In these stories, we discover how the Three Nephites from the Book of Mormon cope with their frustrated sexuality, when their wives aren't immortal as they are. A deceased sinner plots to break out of Spirit Prison. An obsessive-compulsive missionary covers himself with sacred protective garments. A polygamist in 1855 Utah is ordered to take a fourth wife, when all he really wants is to be with another man. A mentally unstable woman abandoned by the Church is driven to homelessness. A same-sex couple has a wedding atop an ancient Mayan temple. A disappointed wife plots revenge when her temple worker husband sues the Church for an on-the-job injury. Aliens visiting the UN reveal that God really does live on the planet Kolob.

Have you ever wondered what spirit prison would be like? Mormons believe that when people die, their spirits go to either “spirit paradise” or “spirit prison” to await Judgment Day. They also believe that missionaries from spirit prison can teach the gospel to spirits in spirit prison (who can be baptized for dead — perhaps allowing them access to the nicer accommodations in spirit paradise). But this doctrine opens up more questions than answers. For example “Why wouldn’t someone accept the Gospel once they’re dead and can see that it is true?” or “What’s the point of the ‘Earthly test’ if you can change your answer after death?”

These questions have plenty of answers, to be sure, but they can’t have any definitive answers, because the Prophets, Seers, and Revelators (who are authorized to pronounce on Mormon Theology) don’t “emphasize” (i.e. ever talk in public about) such doctrines. At least not since that embarrassing “Quakers on the moon” prophetic speculation a century or so ago.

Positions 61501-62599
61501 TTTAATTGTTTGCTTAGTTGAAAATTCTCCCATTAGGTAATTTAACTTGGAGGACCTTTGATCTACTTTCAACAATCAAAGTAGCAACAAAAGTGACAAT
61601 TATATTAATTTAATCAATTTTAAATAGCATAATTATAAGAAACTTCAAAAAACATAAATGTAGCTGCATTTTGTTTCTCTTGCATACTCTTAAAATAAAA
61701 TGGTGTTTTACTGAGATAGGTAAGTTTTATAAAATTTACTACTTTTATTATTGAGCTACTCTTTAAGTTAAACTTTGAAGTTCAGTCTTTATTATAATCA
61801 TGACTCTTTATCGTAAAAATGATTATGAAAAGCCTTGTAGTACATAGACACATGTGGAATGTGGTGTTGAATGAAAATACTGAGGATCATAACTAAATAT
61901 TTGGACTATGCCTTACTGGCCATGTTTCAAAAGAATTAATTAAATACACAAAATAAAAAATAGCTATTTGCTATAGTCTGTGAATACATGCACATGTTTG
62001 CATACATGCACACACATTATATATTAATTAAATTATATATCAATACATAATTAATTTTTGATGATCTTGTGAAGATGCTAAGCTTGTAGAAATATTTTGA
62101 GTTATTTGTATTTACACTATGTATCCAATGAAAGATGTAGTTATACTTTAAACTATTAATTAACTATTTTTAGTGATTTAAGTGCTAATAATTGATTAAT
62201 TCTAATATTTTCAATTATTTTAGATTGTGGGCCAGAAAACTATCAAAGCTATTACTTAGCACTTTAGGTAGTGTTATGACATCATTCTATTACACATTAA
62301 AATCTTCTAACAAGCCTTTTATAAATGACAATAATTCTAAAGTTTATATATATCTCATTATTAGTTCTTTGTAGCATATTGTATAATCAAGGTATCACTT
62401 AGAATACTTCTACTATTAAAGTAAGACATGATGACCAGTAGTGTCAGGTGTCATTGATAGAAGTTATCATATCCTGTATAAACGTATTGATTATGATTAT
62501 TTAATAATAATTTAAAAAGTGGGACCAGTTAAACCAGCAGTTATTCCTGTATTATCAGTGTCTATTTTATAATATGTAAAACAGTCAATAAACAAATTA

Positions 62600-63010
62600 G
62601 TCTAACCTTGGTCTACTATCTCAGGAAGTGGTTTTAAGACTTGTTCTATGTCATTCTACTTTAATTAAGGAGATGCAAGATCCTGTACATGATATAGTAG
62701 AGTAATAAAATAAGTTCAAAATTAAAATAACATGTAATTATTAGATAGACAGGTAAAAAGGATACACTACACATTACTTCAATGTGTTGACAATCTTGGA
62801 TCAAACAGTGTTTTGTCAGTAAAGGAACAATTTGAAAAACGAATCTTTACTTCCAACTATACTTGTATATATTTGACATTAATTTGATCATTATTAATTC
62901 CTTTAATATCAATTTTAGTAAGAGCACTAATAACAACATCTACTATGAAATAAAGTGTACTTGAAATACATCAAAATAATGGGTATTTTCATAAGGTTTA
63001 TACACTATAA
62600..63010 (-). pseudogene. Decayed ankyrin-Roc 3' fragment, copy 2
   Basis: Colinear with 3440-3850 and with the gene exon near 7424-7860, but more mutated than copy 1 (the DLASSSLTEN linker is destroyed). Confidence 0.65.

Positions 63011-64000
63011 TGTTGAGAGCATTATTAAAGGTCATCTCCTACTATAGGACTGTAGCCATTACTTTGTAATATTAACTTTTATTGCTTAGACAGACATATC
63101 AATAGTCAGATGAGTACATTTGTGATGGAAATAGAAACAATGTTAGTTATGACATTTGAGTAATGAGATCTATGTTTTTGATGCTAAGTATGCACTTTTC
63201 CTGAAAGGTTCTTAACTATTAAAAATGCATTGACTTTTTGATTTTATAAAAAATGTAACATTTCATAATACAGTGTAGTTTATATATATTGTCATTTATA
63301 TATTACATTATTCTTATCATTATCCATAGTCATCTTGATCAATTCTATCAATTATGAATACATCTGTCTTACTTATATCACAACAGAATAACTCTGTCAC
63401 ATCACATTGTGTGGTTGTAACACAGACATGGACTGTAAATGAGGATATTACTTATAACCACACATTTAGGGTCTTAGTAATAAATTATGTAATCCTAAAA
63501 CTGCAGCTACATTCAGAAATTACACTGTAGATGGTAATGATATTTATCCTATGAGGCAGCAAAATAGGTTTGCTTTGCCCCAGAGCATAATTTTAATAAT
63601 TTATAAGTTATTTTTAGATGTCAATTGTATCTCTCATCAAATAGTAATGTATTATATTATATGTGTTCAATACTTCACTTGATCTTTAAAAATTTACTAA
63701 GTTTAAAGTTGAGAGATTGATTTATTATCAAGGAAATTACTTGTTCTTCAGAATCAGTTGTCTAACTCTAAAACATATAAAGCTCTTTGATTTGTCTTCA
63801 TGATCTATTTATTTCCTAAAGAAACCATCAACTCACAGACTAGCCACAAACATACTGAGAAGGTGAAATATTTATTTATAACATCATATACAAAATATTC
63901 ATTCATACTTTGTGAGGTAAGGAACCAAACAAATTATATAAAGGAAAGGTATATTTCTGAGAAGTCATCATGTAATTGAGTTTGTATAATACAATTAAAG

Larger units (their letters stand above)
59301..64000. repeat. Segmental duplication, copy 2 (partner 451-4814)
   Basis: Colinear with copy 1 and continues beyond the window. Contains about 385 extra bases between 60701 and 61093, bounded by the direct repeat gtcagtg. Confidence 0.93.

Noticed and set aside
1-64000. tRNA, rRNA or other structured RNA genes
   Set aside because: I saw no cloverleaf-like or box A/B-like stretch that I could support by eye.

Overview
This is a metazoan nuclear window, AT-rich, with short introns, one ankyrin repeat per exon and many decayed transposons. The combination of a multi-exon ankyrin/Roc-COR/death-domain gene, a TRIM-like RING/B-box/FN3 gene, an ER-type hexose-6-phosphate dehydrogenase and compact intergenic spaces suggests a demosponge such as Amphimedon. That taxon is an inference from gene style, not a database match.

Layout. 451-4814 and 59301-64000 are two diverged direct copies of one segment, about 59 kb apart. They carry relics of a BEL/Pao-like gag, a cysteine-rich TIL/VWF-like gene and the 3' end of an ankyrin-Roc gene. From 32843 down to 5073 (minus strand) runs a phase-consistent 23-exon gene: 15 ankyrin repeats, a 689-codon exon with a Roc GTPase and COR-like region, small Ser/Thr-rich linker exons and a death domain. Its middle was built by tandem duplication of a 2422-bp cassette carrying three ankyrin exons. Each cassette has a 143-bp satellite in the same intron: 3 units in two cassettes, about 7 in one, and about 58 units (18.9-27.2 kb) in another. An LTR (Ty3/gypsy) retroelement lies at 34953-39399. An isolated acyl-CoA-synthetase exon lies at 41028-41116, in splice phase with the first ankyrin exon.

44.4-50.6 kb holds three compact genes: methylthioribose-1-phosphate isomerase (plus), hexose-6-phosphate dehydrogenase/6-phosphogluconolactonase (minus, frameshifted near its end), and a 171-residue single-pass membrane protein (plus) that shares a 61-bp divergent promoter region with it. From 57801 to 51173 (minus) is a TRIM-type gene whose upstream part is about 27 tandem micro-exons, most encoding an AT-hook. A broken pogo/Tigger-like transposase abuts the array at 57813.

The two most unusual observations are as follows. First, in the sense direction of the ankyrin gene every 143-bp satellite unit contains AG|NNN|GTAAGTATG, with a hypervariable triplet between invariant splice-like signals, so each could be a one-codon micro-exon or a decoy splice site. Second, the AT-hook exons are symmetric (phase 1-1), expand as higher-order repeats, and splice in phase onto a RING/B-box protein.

Yet Mormon lore is loaded with amusing scenarios that could fire the imagination! What about those other planets full of people who supposedly share the same Heavenly Father with our planet? Or what about “the Three Nephites”? Do they get lonely when their families grow old and die? Considering all of the potential, I often wonder why Mormon lit doesn’t have more speculative/fantasy fiction. Perhaps taking the doctrine too seriously is an impediment to letting your imagination run wild — it causes the critics to worry too hard about whether you got it “right”. And the trouble with that is that you’re never going to get it “right”. Even the play Saturday’s Warrior — as saccharine and faith-promoting and fun to perform as it was — drew complaints from the CoJCoL-dS leaders for promoting a wrong, wrong, wrong picture of what the “pre-existence” is like. Not that they’re much help in describing the “right” picture or anything, but — whatever your Mormon-lore speculation may be — you’ll have no difficulty finding Mormons who will explain to you that it’s wrong.

That’s one of the reasons why I found Johnny Townsend’s book Mormon Fairy Tales so much fun!! Without fretting about what the theology is supposed to be if it were pinned down, Townsend takes you on a voyage to explore the rich-but-undertapped imagination of Mormonism. Read more